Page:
Spread the love

NEW DELHI: In an unscheduled move that came just hours before the US Federal Reserve’s policy statement, Reserve Bank of India Governor Shaktikanta Das announced a 40-basis-point hike in the benchmark policy repo rate.

In a video statement, Das said that the RBI’s six-member Monetary Policy Committee had held a two-day meeting starting May 2 and decided unanimously to increase the repo rate to 4.40 per cent from the record low of 4 per cent.

While the surge in global commodity prices following Russia’s invasion of Ukraine had significantly increased upside risks to India’s inflation, the RBI’s decision to act before its scheduled policy meet in June came as a bolt from the blue to markets.

The Sensex plummeted more than 1,300 points while India’s 10-year benchmark government bond yield surged close to 30 basis points, effectively increasing borrowing costs throughout the economy.

In his speech, Das said that while the RBI was mindful of the impact of higher interest rates on output, sustained high inflation and de-anchoring of inflation expectations would be detrimental to growth.

Here are a few key takeaways for markets from the RBI Governor’s statement today:


With the repo rate now at 4.40 per cent and the Standing Deposit Facility at 4.15 per cent, banks can now avail of a higher rate for surplus liquidity parked with the RBI. Banks will then accordingly demand a higher rate for funds lent out to borrowers.

The surge in government bond yields will also translate into higher cost of funds as sovereign debt is the benchmark for pricing a vast variety of credit products.

“MPC’s proactive move is justified from the perspective of inflation management, but the timing leaves a lot to be desired. The above 1,000 point crash in Sensex has soured the sentiments on the opening day of India’s largest IPO. The 10-year bond yield has spiked to above 7.39% indicating an imminent rise in the cost of funds,” Dr. VK Vijayakumar, Chief Investment Strategist at Geojit Financial Services.

As banks pass on their increased cost of funds to borrowers, loans – and therefore cost of capital for firms -are set to get dearer. EMIs for loans, including home loans, would rise too.


In line with its decision to focus on withdrawal of accommodation, the RBI announced a hike in banks’ Cash Reserve Ratio requirement to 4.5 per cent from 4 per cent earlier.

The move will have a liquidity impact of Rs 87,000 crore, Das said.

The CRR is a percentage of banks’ net demand and time liabilities, which is a proxy for deposits. A higher CRR therefore means a reduction in the quantum that banks can lend out and consequently higher lending rates.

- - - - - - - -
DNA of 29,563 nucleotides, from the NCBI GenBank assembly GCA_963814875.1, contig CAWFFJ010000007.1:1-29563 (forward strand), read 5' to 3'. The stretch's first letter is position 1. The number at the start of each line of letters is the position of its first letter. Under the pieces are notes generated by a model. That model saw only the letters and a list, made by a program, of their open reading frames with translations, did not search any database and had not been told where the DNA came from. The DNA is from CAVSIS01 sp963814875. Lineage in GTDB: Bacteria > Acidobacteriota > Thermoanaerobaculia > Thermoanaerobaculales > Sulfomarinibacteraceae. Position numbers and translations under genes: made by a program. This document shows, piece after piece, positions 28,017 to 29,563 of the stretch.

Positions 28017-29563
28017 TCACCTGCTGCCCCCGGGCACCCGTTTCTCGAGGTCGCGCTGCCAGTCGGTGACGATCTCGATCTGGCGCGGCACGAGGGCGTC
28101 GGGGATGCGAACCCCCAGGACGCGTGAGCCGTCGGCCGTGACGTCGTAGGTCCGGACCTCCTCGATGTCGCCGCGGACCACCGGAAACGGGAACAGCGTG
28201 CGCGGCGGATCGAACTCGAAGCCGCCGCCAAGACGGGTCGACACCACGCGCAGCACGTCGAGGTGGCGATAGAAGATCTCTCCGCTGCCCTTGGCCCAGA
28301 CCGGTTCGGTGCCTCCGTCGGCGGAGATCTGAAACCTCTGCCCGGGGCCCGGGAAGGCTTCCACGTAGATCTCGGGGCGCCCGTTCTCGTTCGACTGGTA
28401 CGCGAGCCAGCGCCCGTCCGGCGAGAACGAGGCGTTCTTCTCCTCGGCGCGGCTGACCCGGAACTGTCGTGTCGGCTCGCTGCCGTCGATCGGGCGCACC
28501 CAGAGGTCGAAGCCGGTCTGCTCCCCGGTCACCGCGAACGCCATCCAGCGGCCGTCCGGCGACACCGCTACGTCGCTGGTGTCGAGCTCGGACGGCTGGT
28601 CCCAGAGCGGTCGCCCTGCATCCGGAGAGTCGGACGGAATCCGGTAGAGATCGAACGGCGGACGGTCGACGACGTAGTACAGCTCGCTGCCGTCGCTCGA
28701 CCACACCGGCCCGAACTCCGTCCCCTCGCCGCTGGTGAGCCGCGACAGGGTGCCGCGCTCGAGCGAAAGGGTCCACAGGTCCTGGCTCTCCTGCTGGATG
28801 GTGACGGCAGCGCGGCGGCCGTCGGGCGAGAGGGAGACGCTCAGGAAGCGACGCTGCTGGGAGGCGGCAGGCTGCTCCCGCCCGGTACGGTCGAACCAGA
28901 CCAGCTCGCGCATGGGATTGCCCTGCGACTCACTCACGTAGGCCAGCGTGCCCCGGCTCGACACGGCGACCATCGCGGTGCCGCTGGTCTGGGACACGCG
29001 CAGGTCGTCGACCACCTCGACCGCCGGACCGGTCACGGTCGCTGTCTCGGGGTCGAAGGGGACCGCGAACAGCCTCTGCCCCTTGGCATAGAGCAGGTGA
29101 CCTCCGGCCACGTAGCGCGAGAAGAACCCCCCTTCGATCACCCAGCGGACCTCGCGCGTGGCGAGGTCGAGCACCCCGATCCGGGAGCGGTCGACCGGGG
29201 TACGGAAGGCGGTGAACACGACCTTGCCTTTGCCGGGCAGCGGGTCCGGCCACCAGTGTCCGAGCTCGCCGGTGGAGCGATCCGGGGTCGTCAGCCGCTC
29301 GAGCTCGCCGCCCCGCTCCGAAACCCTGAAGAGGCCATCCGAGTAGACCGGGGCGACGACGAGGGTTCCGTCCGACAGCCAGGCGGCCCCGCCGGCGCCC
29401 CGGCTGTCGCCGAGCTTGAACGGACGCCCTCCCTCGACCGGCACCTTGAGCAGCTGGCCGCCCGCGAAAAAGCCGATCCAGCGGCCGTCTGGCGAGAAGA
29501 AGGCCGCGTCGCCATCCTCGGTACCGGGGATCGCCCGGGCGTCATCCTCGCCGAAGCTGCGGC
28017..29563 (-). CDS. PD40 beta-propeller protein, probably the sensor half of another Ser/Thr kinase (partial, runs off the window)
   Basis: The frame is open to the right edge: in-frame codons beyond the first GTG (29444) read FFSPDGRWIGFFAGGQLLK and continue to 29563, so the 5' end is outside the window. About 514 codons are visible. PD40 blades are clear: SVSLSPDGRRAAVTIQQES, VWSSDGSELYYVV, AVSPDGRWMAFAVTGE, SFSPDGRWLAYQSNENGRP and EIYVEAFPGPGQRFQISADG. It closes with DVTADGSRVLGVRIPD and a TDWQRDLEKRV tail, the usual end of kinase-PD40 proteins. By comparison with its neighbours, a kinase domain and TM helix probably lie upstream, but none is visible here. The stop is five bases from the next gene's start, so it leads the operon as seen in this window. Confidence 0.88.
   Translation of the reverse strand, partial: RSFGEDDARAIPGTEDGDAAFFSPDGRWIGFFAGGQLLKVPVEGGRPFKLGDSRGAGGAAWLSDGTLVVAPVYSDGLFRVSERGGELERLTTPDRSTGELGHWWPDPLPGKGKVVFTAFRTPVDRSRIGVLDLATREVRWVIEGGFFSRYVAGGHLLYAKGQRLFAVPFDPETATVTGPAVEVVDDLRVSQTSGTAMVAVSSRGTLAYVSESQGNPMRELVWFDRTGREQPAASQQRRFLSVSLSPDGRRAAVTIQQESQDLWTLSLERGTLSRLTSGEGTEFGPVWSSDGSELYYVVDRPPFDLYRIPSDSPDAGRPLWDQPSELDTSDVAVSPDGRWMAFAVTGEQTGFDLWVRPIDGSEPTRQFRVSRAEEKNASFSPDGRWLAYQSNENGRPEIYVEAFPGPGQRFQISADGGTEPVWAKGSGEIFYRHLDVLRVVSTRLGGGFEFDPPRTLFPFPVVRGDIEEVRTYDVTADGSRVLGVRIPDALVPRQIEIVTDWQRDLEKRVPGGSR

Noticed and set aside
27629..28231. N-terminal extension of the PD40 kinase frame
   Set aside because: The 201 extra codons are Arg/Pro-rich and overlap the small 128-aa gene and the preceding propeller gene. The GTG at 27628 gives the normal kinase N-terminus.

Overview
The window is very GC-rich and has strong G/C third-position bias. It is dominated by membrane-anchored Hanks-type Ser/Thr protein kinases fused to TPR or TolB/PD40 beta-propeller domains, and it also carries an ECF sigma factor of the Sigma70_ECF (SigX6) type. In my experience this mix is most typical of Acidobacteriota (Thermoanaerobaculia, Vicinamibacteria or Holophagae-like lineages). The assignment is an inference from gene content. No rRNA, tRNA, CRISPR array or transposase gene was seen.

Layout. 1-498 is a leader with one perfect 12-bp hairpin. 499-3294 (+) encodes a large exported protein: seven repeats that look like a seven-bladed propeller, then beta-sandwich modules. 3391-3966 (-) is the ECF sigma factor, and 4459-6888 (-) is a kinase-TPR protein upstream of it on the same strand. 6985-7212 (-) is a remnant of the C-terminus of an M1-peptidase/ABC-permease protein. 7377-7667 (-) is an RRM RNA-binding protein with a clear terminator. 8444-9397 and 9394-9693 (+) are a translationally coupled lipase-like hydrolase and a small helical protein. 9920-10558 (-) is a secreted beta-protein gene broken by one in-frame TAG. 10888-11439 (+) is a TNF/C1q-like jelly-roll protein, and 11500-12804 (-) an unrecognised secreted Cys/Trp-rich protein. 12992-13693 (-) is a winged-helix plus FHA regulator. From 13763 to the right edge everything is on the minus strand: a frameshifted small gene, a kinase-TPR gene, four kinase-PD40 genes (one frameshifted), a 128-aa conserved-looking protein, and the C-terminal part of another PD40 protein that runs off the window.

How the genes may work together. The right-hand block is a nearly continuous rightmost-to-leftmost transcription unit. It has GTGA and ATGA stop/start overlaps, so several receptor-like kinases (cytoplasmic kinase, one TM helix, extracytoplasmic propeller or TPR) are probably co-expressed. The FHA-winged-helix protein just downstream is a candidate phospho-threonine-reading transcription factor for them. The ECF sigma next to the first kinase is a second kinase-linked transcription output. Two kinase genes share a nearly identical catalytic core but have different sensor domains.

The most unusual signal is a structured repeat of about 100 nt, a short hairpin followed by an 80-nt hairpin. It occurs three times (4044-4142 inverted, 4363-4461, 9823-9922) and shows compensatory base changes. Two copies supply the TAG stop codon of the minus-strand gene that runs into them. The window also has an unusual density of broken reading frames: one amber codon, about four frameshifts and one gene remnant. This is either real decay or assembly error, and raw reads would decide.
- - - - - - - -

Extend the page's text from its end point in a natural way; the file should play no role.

Banks are also mandated to maintain a portion of deposits in highly liquid assets such as government bonds under the Statutory Liquidity Ratio. The SLR currently stands at 18 per cent of NDTL.

“The simultaneous 50 bps CRR hike would tighten liquidity (By Rs.90,000 crore immediately), which would improve the transmission of rate hike in credit and debt market. We expect an immediate increase in money market rate, some transmission in the long-term bond market and also credit market (both lending and deposit rates). The impact on the equity market is likely to be negative in the short-term,” Sujan Hajra, Chief Economist and Executive Director, Anand Rathi Shares & Stock Brokers said.


“…The risks to the near-term inflation outlook are rapidly materialising, as reflected in the inflation print for March and the developments thereafter. In this milieu, the MPC expects inflation to rule at elevated levels, warranting resolute and calibrated steps to anchor inflation expectations and contain second round effects,” the rate-setting panel said.

Analysts expect the repo rate to be raised by around 60-75 basis points more by the end of the current financial year, given the RBI’s warnings of significant upside risks to the inflation trajectory.

As bond yields head even higher from current levels amid a rate hike environment and a massive government borrowing programme, equity valuations stand to be eroded while cost of capital heads up even further.

“We feel by the end we should be closer to 5.15% – June 2023 (the repo rate). 10 year yields reacted heavily and reached close to 7.40% and we may see more hardening since fresh supply may also come soon… Equity markets went into bloodbath post hikes since it’s a double whammy for companies (increasing costs across inputs and now in interest rates),” Abhishek Goenka , Founder CEO IFA Global said.


While acknowledging the significant pressures on the inflation front, the RBI did, however, sound a bit more confident on growth.

“The rebound in domestic economic activity that took hold with the ebbing of the Omicron wave is turning out to be increasingly broad-based. Private consumption is regaining traction on the back of recuperating contact-intensive services and rising discretionary spending,” Das said.

The headwinds from higher cost of capital notwithstanding, an uptick in demand and a hopeful easing of inflationary pressures should aid revenue streams for certain sectors.

“The interest rate hike amidst rising input costs is expected to have its impact on real estate…the monetary policy stance is still accommodative and with the receding pandemic and economic growth, we expect that consumer demand will remain buoyant in the near term,” Gulam Zia, Senior Executive Director- Knight Frank India said.


Leave a Reply

Your email address will not be published. Required fields are marked *